8.1 Introduction to computation performance

8.2 Performance areas relevant to scoring models

8.3 Platforms for building scoring models

 

9 Techniques for implementing models in decision engines

Aleksander Nosarzewski

9.1 Challenges in model deployment

9.2 Methods of exporting model object

9.3 Model deployment

9.4 Good practices in MLOps

9.5 Tools useful for MLOps

 

Conclusions

Bibliography

List of Tables

List of Figures

Index

About the authors

 

 

Opinie

Twoja ocena:
Wydanie: I
Rok wydania: 2020
Wydawnictwo: Oficyna Wydawnicza
Oprawa: twarda
Format: B5
Liczba stron: 380

 

Foreword

In the present competitive and efficiency-oriented economic realm, credit scoring plays an important role, impacting numerous aspects of economic activities and driving their successes. From the level of self-employment, through micro, small, medium size and large companies and institutions, to even multinational enterprises and institutions up to entire countries.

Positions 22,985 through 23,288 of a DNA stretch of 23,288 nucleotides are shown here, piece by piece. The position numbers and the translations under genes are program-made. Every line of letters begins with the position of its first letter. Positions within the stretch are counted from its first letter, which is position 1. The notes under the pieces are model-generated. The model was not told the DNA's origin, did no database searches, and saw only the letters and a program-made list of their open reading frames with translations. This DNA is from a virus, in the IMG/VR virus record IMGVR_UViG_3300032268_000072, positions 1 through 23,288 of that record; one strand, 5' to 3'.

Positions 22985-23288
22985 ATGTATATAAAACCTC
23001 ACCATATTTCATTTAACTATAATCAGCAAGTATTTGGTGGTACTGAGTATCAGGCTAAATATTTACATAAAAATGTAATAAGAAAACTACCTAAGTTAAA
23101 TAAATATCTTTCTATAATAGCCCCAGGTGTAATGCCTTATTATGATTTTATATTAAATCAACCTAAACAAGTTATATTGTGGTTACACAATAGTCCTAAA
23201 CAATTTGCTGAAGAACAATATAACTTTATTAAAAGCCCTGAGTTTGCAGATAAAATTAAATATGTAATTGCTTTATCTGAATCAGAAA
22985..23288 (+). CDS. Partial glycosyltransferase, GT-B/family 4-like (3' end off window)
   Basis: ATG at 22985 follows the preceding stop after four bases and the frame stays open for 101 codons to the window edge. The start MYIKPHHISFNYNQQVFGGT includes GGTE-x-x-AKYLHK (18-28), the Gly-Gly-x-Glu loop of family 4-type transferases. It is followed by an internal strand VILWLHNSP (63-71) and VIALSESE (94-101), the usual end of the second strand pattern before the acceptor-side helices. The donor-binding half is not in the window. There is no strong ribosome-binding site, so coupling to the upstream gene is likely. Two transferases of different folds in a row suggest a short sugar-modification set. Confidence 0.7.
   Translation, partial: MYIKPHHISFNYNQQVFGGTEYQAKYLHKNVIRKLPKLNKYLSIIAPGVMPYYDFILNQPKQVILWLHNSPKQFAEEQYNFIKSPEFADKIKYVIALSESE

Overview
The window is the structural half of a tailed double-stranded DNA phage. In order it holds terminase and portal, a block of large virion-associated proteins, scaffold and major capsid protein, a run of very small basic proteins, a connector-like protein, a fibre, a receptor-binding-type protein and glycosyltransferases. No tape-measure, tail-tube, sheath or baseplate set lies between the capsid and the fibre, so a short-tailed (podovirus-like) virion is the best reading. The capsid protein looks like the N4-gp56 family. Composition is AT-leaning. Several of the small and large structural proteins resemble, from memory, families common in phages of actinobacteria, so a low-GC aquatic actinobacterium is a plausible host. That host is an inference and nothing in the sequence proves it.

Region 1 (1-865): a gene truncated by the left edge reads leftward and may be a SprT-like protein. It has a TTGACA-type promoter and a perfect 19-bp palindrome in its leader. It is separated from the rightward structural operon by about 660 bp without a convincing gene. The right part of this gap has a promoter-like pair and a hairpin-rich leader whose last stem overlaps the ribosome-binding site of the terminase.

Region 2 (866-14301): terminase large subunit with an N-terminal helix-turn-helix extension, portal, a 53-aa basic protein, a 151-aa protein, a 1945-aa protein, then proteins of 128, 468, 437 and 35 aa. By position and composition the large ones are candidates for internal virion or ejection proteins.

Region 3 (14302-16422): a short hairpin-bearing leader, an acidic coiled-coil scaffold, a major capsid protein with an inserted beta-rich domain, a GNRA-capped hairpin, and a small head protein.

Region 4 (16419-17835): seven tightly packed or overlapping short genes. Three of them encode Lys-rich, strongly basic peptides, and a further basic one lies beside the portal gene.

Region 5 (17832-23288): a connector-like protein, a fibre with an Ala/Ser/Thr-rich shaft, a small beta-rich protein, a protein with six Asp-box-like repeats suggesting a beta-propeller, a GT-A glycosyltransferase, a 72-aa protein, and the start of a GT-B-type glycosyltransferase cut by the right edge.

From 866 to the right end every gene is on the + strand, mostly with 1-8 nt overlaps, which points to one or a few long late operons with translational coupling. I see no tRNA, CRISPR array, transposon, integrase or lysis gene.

A profound understanding of credit scoring nowadays has become a must for every person who is professionally involved in dealing with problems related to decision making or risk management in financial institutions.

Since its conception, credit scoring has traveled a long way from statistical and probabilistic analyses and decision-analytic approaches that have characterized earlier traditional methods. In recent years, maybe decades, the complexity of credit scoring and its related aspects has grown rapidly. Moreover, the wealth of data that can currently be collected by financial institutions and their customers, as well as various institutions and agencies, has changed the landscape by the emergence of the so-called data-driven technology, better access to a wider variety of data, increased computing power, etc. All these have initiated a new wave of novel approaches to credit scoring, as well as a possibility to include in the analyses further aspects such as the pricing of financial services to reflect the risk profile of the individual, company or institution, etc.